The price of electricity from wind is higher than it is from dirty coal. The price of electricity from the sun, harnessing that power, is more expensive than dirty, fired coal. Those are true.
But on the other side, there’s also a very important aspect to our new legislation, which is going to ensure that we have more energy conservation to keep our bills down.
Yakabuski: I didn’t get the answer there. Yesterday, the Minister of Energy indicated that there would essentially be no increase as a result of this bill. He said, “One per cent per year for the next three years.”
If the minister thinks he can fool Ontarians with this sleight of hand, he’s dead wrong.
Yesterday he said there would be an initial increased investment of $5 billion. When that amount is paid – and that’s just for the transmission upgrades they’re talking about – by 4.2 million electricity consumers, that calculates out to an extra $1,200 per customer.
Spread out over three years, that’s a 30 per cent increase, Minister, not a one per cent increase.
Premier, explain to this House how you can promise a one per cent increase by your own figures when the increase to consumers will be at least 30 per cent.
McGuinty: My honourable colleague is engaging in all kinds of speculation….
What we need to do and what we will continue to do is find more ways for more Ontarians, whether inside our schools, our hospitals, our industries or our homes, to use less electricity.
At the end of the day, what is really important to Ontarians is their bill.
We’re going to do everything we can to create more opportunities for more Ontarians to keep that bill down and, ideally, like my honourable colleague, get it even lower.
Yakabuski: I accept your unsolicited compliments. What I’d really like are some clear answers.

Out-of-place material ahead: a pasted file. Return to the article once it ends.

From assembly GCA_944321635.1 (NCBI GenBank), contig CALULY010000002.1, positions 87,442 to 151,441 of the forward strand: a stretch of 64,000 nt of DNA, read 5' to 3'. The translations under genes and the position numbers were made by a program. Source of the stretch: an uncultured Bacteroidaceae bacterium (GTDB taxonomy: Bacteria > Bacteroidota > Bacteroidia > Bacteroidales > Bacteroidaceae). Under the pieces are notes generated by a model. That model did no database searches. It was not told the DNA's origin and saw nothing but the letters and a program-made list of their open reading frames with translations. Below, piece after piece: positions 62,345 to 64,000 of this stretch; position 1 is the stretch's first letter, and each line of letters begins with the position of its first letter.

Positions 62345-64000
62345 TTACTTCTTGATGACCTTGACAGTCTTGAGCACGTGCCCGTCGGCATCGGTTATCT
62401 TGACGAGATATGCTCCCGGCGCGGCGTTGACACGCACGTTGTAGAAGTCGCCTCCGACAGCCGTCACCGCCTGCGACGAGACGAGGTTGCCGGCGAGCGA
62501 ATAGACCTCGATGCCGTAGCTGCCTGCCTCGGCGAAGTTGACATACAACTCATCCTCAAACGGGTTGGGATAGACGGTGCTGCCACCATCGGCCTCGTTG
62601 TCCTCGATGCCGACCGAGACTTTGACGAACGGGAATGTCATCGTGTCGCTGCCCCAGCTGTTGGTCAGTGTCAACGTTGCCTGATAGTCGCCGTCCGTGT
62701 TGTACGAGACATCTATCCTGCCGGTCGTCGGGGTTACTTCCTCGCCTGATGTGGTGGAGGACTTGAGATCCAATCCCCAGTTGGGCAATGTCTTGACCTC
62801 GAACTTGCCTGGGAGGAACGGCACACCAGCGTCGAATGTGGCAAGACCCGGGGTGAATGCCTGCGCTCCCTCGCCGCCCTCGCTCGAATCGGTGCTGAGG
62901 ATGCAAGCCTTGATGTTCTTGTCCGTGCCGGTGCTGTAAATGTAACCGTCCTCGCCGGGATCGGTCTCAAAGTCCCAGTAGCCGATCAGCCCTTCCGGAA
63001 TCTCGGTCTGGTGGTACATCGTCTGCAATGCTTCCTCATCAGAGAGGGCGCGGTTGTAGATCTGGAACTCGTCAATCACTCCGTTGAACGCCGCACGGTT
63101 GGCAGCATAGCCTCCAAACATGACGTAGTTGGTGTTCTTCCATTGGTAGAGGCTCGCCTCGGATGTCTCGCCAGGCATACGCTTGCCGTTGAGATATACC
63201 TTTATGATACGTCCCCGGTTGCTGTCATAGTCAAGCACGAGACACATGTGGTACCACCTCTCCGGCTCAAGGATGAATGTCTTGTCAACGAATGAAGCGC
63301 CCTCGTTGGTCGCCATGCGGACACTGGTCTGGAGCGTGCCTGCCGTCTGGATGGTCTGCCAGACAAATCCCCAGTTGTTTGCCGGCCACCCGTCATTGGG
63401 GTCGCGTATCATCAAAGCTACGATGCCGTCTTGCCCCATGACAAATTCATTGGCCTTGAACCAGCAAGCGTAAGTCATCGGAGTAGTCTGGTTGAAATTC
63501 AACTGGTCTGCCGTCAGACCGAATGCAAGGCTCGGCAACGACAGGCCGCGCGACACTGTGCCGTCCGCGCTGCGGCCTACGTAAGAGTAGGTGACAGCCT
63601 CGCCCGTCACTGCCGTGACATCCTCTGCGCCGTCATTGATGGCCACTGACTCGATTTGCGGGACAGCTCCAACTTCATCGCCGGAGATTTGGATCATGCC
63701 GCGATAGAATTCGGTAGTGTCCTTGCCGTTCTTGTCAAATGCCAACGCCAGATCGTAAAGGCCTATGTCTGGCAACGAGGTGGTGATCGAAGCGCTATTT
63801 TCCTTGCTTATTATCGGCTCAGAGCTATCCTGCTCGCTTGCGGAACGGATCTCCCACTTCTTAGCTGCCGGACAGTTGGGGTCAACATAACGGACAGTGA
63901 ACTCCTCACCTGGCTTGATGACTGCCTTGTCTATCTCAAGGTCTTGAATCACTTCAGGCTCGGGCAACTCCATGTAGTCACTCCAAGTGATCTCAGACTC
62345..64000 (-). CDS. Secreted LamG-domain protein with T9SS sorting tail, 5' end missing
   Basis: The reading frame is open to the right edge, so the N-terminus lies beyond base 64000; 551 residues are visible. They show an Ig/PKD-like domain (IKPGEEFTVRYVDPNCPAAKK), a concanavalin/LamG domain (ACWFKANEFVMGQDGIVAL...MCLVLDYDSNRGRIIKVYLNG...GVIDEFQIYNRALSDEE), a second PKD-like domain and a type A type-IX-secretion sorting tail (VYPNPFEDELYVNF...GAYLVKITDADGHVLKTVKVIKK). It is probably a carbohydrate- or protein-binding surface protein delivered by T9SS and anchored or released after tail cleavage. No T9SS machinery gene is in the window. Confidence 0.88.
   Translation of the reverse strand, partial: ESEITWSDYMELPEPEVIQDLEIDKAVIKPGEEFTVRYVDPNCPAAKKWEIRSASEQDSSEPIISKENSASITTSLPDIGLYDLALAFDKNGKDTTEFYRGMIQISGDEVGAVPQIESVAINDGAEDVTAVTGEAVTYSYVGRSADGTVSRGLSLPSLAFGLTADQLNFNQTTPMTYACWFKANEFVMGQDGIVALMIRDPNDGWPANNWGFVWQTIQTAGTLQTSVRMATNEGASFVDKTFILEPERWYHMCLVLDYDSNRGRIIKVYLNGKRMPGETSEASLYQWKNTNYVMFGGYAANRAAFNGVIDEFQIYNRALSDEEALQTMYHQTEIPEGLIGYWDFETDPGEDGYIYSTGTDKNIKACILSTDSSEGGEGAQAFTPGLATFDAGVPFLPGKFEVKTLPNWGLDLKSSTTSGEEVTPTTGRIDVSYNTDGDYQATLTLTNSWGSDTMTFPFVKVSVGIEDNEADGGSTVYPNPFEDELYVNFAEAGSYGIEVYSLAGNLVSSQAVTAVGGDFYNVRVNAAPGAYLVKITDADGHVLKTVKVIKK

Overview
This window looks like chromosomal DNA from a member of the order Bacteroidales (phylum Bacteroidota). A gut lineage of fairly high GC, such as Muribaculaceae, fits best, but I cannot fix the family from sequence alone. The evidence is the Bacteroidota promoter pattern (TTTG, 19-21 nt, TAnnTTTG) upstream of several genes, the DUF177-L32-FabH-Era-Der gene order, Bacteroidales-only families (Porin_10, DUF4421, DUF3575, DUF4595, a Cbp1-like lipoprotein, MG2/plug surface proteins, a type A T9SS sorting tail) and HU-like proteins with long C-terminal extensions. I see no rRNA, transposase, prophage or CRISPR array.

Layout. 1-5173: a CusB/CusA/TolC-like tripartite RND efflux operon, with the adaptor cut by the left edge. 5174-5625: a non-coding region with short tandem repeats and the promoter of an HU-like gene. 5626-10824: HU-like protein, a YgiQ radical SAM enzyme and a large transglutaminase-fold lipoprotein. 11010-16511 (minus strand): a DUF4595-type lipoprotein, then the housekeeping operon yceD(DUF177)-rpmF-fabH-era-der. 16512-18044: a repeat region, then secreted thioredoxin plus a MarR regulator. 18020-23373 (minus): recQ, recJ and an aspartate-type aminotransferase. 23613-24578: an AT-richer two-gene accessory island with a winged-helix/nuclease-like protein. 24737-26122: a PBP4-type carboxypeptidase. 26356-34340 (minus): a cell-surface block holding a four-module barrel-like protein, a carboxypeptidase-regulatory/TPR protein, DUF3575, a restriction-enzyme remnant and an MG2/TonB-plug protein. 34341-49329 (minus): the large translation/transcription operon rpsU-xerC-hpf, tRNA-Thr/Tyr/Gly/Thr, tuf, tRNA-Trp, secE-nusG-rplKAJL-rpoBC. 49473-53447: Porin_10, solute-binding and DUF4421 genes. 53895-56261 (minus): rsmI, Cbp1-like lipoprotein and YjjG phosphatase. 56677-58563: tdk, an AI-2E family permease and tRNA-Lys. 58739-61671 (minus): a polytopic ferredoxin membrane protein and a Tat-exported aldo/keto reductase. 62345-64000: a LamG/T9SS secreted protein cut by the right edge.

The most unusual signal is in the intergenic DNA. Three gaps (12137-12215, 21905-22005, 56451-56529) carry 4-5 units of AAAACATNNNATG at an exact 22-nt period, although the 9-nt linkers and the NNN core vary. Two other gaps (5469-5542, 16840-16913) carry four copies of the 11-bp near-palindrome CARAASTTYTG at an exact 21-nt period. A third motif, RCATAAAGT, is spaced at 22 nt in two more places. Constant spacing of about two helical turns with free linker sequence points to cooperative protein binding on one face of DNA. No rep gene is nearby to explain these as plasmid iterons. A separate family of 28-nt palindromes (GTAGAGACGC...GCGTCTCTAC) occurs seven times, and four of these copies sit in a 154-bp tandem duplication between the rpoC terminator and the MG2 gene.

Ontarians were not fooled when Stephane Dion tried to tell them that his Green Shift plan wasn’t going to cost them a thing, and they’re not going to be fooled by your plan.
Yesterday, the minister held up Germany as a model. Well, the price of electricity in Germany is north of 22 cents a kilowatt hour.
That’s at least three times, three and a half times, the rate of electricity here, Mr. Premier.
How can you stand there and tell Ontarians that their energy bills are not going to go up by more than a single percentage point per year? In fact, they’re going through the roof.
That’s what’s going to happen. It’s time that you came clean.
McGuinty: I gather from this line of questioning – I hope this is not true, but notwithstanding the international praise that this bill has already garnered, and the fact that it’s going to create some 50,000 jobs and is going to ensure that we can have energy conservation proceed in a very aggressive way, it would appear that the regressive Conservative Party is not standing ready to support this bill. That is unfortunate.
The point I want to make is that there’s a difference between our electricity rates and our electricity bills.
It’s interesting that my honourable colleague talked about electricity rates in Germany, but he didn’t talk about their home electricity bills.
I think if he checks their home electricity bills and the way they practice energy conservation, then we’ll have something that we can honestly compare between their bills and our bills.
Yakabuski: I don’t think everybody’s packing up and leaving for Germany, Mr. Premier.